The Freedom of Humility

“The Sovereign LORD is my strength; he makes my feet like the feet of a deer, he enables me to go on the heights.” (Habakkuk 3:19)

In his prayer of response to the revelation of God concerning the judgment of Judah and afterwards the Babylonians who would conquer her, the prophet Habakkuk professed his adoration for the LORD. He knew that God was right in rendering judgment for sin. He also knew that God would never break His covenant with Israel. So, Israel would undoubtedly survive the harsh judgment. Therefore, Habakkuk had no reason to complain any further about God’s revealed plans. 

Habakkuk humbled himself by submitting his will to the will of God. When he embraced the truth that God’s ways were the very best ways, his spirit was lifted up and his joy in the LORD was unbounded.  God calls us to exercise our faith in Him by submitting our ways to His ways, even when we don’t fully understand them. 

Probably most of us would hope for a trouble-free life. Sometimes we view our troubles as something strange that shouldn’t occur. However, the Bible gives us a completely different perspective on this. The apostle James tells us that we should rejoice when trouble comes.

“Consider it pure joy, my brothers, whenever you face trials of many kinds, because you know that the testing of your faith develops perseverance. Perseverance must finish its work so that you may be mature and complete, not lacking anything.” (James 1:2)

James further adds, “Blessed is the man who perseveres under trial, because when he has stood the test, he will receive the crown of life that God has promised to those who love him.” (James 1:12)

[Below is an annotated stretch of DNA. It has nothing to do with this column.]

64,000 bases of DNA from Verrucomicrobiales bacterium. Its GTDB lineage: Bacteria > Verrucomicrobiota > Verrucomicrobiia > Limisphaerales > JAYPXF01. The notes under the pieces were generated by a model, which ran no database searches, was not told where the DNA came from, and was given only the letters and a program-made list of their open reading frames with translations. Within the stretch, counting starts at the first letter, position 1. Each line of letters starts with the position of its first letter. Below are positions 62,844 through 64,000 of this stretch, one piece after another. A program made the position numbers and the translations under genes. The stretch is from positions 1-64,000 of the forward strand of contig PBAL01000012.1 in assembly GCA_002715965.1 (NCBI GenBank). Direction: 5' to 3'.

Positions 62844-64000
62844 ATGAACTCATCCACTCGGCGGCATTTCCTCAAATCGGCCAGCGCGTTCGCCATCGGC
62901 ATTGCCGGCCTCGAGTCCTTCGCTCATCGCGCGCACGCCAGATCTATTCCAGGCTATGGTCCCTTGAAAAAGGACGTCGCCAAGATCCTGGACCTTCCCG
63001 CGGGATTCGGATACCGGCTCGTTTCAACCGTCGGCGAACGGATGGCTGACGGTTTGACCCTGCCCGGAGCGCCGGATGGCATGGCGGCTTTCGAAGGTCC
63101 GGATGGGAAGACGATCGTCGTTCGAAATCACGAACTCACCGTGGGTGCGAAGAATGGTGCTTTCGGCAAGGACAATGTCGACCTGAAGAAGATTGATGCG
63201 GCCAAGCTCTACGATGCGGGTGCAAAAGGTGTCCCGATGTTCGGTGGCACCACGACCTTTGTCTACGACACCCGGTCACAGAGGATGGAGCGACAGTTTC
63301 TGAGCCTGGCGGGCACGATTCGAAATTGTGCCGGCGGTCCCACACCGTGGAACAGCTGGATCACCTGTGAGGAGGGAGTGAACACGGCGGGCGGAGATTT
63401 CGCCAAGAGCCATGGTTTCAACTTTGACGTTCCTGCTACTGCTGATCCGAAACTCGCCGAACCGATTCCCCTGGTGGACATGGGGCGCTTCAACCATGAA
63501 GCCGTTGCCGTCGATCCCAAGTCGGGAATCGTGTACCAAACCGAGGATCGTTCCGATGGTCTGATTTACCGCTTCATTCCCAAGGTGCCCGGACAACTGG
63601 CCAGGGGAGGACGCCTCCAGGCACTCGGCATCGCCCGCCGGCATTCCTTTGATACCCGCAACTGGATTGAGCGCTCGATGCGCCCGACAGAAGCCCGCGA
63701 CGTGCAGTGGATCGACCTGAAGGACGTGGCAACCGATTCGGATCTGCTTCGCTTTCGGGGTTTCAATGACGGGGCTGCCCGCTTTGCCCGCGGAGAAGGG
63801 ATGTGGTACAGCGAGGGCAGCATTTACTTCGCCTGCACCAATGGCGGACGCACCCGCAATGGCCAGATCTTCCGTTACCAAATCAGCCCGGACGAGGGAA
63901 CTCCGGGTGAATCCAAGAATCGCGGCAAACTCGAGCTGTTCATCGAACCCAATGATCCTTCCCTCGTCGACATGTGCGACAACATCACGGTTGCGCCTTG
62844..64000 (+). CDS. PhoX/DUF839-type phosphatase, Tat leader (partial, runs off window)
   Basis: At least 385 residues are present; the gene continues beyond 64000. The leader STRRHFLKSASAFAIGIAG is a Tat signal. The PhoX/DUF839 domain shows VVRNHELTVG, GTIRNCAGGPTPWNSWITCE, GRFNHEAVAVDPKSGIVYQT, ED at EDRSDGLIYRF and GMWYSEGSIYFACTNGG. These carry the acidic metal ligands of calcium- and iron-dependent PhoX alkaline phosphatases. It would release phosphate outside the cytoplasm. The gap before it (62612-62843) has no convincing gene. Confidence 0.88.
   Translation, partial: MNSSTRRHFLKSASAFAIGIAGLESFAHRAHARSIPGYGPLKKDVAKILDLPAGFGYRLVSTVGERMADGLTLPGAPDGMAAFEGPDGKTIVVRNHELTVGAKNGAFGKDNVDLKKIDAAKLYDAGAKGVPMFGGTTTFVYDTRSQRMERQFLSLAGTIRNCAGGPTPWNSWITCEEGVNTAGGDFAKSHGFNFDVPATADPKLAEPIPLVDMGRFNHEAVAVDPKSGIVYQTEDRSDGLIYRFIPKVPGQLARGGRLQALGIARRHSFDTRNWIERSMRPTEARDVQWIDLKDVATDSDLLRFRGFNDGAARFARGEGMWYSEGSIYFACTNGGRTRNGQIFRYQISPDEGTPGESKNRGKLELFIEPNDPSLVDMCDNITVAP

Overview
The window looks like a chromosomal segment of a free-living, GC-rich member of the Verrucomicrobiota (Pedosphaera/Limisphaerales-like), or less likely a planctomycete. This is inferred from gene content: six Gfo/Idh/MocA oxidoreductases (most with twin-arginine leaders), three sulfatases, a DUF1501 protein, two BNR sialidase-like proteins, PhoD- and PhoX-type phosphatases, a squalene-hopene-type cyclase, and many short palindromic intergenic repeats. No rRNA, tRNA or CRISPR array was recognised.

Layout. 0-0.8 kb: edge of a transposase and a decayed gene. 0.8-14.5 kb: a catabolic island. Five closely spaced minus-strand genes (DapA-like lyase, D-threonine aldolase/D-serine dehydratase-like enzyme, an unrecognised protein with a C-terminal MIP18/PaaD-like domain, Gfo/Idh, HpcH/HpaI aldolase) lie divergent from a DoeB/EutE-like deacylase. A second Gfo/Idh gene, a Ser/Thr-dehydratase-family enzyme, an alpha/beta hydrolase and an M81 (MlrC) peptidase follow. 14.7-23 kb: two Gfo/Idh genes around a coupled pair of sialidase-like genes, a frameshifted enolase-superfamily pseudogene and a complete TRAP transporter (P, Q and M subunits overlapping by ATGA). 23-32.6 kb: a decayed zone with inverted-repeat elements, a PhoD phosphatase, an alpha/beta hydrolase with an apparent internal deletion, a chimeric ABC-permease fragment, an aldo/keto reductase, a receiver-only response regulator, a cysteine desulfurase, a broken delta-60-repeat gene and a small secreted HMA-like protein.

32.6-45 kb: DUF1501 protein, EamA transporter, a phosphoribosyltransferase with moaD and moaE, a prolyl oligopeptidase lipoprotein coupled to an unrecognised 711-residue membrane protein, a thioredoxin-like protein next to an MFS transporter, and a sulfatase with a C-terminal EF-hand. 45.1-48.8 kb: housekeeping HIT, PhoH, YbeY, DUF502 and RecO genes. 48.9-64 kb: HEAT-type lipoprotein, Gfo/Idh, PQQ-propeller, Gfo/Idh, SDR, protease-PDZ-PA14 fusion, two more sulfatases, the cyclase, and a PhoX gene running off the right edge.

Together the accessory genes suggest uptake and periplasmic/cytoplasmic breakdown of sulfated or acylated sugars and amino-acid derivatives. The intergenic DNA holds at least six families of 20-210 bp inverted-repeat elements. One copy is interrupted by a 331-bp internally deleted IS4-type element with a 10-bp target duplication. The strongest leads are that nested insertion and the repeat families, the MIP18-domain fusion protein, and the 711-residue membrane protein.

It is inevitable that God’s people will suffer painful trials, but it is through such trials that we spiritually grow to become what God has always intended—to be conformed to the likeness of his Son. (See Romans 8:29.)

Let’s learn a lesson from the apostle Paul, who always rejoiced in the LORD (Philippians 4:4) in spite of having “…great sorrow and unceasing anguish in my heart.” (Romans 9:2) Though this might seem paradoxical, both can be true at the same time. Jesus said, “In this world you will have trouble. But take heart! I have overcome the world.” (John 16:33) When you take the long view, you know that even if you may lose a few battles in the near-term, you will most assuredly win the war in the long-term. Praise God!

By Jim Connell

Jim and his wife, Becky, moved from Indiana to Lexington to establish the Lexington Rescue Mission. They have two married children, Laura and Brian.

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